Cheap crude makes Russian oil companies pay extra to budget
“Dampening” tax allocations increased by 13% in September
When oil prices go up, Russian oil companies receive additional money from the state to avoid a price surge in the domestic fuel market. Now, when the global crude market is down, the picture is reversed and Russian oil majors have to make additional payments to the budget.
Russian oil producers are expected to pay more than 33 billion rubles ($420 million) for September under a “dampening” excise tax, says ETEnergyWorld citing Reuters’ calculations. The existing tax system envisages that the state compensates Russian oil companies for keeping domestic fuel prices stable in case of higher oil prices. It helps to prevent excessive exports to more lucrative foreign markets. However, now companies have to pay into the state budget, as oil prices are low and exports less profitable.
In the first nine months of 2020, Russian oil producers were supposed to pay around 335 billion rubles to the budget under this rule, while in 2019, when oil prices were higher, they received 237 billion rubles from the state the same period. For September, oil companies have to pay by 13% more than for August due to a new drop in global oil prices, read the calculations adding that the “dampening” tax amounts to 4,075 rubles per tonne of petrol and 6,928 rubles per tonne of diesel. According to the Ministry of Energy of Russia, petrol supplies to the domestic market totalled 2,89 million tonnes last month, while deliveries of diesel reached 3,13 million tonnes.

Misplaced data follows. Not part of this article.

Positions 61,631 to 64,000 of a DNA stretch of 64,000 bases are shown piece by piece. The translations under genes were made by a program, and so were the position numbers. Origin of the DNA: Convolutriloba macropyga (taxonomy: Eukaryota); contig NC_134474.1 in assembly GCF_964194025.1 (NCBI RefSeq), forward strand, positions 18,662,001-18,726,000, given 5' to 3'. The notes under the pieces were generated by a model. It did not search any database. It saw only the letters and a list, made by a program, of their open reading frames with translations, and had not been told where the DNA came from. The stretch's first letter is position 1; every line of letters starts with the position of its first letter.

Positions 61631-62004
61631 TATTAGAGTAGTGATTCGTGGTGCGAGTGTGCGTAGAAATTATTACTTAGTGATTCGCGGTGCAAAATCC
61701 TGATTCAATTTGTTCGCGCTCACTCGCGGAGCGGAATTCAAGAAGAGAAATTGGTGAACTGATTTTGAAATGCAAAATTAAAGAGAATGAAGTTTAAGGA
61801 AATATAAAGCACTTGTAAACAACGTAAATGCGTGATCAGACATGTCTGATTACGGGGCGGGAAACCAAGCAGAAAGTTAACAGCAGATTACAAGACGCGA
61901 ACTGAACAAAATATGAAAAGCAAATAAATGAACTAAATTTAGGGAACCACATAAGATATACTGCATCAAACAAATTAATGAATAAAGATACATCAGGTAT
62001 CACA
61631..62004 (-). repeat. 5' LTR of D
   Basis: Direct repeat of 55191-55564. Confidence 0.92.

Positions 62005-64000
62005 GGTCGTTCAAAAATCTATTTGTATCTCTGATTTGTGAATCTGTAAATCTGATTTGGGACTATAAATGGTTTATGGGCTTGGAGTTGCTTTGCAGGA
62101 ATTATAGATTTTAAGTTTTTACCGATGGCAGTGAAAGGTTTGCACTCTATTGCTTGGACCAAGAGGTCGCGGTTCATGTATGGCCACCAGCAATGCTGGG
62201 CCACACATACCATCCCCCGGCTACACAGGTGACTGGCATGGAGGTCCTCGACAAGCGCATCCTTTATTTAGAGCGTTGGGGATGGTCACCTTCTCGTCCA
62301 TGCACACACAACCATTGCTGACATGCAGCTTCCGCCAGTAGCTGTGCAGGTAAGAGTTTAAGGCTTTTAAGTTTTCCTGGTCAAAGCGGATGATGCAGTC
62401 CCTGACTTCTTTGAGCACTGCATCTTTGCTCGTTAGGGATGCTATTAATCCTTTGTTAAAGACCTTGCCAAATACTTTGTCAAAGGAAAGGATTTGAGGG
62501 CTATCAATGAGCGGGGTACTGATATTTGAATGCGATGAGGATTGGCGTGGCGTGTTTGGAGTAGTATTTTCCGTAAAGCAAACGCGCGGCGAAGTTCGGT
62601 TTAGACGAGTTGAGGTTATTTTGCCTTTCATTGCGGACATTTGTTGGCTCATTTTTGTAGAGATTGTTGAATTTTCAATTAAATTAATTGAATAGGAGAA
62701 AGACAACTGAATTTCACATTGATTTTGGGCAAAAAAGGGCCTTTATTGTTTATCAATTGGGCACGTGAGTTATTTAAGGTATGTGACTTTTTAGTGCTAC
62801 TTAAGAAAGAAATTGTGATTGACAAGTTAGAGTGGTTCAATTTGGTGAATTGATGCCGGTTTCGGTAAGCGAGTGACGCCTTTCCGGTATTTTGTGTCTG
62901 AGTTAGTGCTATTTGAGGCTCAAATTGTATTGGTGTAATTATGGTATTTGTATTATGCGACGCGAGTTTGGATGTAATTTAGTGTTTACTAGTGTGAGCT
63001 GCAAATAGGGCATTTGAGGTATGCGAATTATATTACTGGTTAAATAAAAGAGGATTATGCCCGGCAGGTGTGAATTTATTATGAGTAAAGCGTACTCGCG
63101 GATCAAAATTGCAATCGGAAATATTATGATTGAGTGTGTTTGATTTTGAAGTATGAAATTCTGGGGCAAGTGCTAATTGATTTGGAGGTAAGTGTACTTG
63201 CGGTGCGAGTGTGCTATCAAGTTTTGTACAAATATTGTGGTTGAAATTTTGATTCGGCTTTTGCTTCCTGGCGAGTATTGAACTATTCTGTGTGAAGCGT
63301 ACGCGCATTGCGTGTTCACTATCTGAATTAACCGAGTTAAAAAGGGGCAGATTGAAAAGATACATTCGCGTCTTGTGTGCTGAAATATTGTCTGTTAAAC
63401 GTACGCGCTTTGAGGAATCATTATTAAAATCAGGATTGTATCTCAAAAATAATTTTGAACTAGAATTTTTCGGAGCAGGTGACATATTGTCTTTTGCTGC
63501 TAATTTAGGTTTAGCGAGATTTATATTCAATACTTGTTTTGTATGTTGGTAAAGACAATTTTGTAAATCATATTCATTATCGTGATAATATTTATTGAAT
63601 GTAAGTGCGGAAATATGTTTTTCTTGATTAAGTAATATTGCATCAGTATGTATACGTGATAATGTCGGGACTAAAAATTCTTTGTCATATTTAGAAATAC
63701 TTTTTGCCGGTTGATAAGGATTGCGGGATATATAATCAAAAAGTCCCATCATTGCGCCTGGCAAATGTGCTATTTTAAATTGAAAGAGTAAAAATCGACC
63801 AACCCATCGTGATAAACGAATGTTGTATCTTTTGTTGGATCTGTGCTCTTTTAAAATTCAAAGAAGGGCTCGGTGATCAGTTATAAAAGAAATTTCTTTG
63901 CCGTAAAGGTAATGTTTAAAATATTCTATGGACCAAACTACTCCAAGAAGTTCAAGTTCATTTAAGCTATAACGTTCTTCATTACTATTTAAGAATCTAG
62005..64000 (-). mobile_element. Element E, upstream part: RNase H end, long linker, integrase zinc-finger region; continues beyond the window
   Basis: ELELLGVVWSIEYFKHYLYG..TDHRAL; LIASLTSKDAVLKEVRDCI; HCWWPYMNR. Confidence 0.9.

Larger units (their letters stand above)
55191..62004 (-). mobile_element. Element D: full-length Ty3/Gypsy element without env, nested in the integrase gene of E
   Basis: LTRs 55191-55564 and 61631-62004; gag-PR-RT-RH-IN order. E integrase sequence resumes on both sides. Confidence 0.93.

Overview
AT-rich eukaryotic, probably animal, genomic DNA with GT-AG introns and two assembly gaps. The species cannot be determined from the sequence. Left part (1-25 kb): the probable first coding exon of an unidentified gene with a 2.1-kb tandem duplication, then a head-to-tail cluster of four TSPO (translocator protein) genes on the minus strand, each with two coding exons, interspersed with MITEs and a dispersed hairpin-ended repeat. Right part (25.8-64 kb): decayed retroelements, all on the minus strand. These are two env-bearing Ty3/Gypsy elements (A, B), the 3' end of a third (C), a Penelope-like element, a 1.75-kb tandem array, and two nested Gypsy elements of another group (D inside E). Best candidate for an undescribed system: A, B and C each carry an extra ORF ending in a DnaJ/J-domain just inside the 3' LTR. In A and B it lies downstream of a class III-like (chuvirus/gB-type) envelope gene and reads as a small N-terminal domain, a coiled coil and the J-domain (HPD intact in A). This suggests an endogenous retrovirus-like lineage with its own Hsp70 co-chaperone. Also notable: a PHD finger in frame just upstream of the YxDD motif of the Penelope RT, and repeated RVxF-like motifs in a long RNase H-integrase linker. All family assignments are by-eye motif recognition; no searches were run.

In September, the Kremlin announced a plan to increase taxes for some mining and oil companies in order to plug a budget gap left by lower oil prices and the COVID-19 pandemic. On 23 September, Russian lawmakers approved the proposal, which is expected to bring the budget 340 billion rubles ($4,4 billion) per year.
Meanwhile, head of the Accounts Chamber and former Minister of Finance Alexey Kudrin considers the government’s tax innovations too much of a burden for companies. “This is more than 0,5% of GDP or more increase in the tax burden on the economy during the crisis, when all these processes have not yet recovered,” he said at parliamentary hearings in the Federation Council last week. According to the economist, spending more reserves for the sake of stability of the tax system would be the best solution. “It is clear that winter and the first quarter will be difficult for economic growth, and indicators for next year may be adjusted,” said Kudrin.